It isn’t quite Downton Abbey, but Hopwood Hall is a Grade II* listed manor house in Middleton, north Manchester, that dates back to 1426. From 1923, the Hall was no longer home to the Hopwood family, which had lived in the property for 500 years. During the second world war, the property was used by the Lancashire Cotton Corporation which was set up by the Bank of England in 1929 to rescue the Lancashire spinning industry. The hall was later used for the education of Roman Catholic teachers before eventually falling into disrepair and being added to English Heritageâ€™s â€˜at riskâ€™ register.
In 2017, the Hall was purchased by a member of the Hopwood family, aptly named Hopwood DePree, an American writer, actor and filmmaker based in Hollywood Hills. DePree hopes to save the derelict building and restore it to its previous, rather grand, glory.Â
But these days the mansion is far removed from the likes of Highclere Castle, used to portray TV’s Downton Abbey: “What I’m doing is more like ‘Downton Shabby,'” said DePree.
The boyish blond, blue-eyed actor said that he had always found his forename, Hopwood, a source of embarrassment and called himself Todd instead – although he did feel a sense of pride knowing he shared the name with his grandfather. He had been told of the old family home in England but had never realised it still existed until he did some research on the property and found the contact details of its custodian of fifteen years, Bob Wall, who had been fighting to protect the hallâ€™s future. Wall was so passionate about saving the building that he saved each bit of crumbling plasterwork in the hope of using it in when the hall was finally restored.
DePree eventually visited Hopwood Hall and discovered that his 14th great-grandfather had been born there. Wall said he felt sorry for the American, having flown 5,000 miles to find the building a â€˜complete tipâ€™. DePree has now moved permanently to Rochdale.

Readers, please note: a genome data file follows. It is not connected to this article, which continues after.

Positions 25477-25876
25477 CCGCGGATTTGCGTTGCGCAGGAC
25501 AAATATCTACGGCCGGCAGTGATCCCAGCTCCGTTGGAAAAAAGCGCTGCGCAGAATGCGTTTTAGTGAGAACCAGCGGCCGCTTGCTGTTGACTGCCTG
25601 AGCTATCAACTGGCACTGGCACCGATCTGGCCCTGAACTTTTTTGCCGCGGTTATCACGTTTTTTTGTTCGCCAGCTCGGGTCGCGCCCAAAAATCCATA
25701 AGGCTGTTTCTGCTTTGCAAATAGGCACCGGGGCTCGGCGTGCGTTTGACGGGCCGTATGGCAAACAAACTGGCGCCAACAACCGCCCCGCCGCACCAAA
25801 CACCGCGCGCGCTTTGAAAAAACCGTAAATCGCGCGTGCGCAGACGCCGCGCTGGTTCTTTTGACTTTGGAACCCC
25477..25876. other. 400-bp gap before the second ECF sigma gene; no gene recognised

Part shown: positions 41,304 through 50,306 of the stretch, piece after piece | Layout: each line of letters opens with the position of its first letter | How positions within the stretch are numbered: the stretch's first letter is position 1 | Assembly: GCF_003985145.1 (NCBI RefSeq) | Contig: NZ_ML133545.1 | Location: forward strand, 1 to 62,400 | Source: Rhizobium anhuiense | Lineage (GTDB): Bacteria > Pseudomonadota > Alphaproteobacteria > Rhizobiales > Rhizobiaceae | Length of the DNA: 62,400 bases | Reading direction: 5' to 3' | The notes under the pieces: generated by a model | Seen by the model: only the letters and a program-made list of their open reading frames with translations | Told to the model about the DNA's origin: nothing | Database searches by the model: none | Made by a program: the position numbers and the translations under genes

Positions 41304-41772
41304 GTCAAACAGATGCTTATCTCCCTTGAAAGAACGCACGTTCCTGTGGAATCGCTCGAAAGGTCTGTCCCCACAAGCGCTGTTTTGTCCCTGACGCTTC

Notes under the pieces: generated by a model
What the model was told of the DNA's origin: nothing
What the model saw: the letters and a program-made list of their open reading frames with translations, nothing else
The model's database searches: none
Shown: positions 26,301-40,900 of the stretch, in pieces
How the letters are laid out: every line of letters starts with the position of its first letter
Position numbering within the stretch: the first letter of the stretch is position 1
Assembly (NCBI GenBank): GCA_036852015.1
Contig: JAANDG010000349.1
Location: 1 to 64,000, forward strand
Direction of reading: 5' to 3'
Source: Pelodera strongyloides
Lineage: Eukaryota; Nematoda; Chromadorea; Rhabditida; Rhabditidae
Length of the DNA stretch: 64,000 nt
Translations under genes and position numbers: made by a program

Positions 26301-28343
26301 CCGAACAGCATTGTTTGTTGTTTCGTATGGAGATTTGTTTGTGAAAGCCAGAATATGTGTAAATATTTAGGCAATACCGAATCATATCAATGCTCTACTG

Some of the rooms in Hopwood Hall were opened to the public on a free of charge Heritage Open Day in 2017 to inspire the public to support the restoration. DePree applied for grant funding to help with emergency work to make the hall structurally sound and watertight, that will prevent further deterioration that could make its eventual repair unachievable. A Â£276,000 grant from Historic England was matched by Rochdale Metropolitan Borough Council, which had already spent nearly Â£190,000 maintaining the hall in the previous six years and now agreed further funding. It is estimated that up to Â£10 million may be needed to complete the restoration of the building.
DePree says he felt instantly at home in his ancestral home but has admitted to finding the move to England a challenge. He is slowly getting used to British life although he has amused the locals by asking the local chippie to take American Express and along the way acquired a waxed jacket and two â€˜brolliesâ€™. He is coming to terms with â€˜trying to take up a lot of teaâ€™, driving â€˜on the wrong side of the roadâ€™ and eating fish and chips â€˜all the timeâ€™. English language and slang, including the use of the word â€˜bullocksâ€™. He has learned that drinking copious amounts of tea means you can fix just about anything.
“I remember one time,â€ he said, â€œwhen Bob the caretaker said to me, ‘The ceiling in the long corridor just collapsed, water is pouring into a leak in the Georgian room and a window in the chapel was just smashed by a rock thrown by a vandal. Can I get you a cup of tea?'”
In support of his efforts to save the Hall, DePree has created a new multimedia stand-up comedy show, â€œThe Yank is a Manc! (My Ancestors and Me)â€ illustrating his experiences and finding comedy from his efforts to save Hopwood Hall. In it, he tells the story of how he left â€˜Tinseltownâ€™ to save the building and details â€˜family history, culture clashes, community spirit and plenty of calamitiesâ€™. The comedy show is currently touring the UK at the Brighton Fringe, Manchester, London and the Edinburgh Fringe.
If you’re thinking of saving a crumbling wreck of an older property, even if you aren’t planning on moving into the ancestral home of your forefathers, ask a Chartered Surveyor for a building survey for a full assessment of the extent of any work required and a survey report on the condition and structural elements of your new property.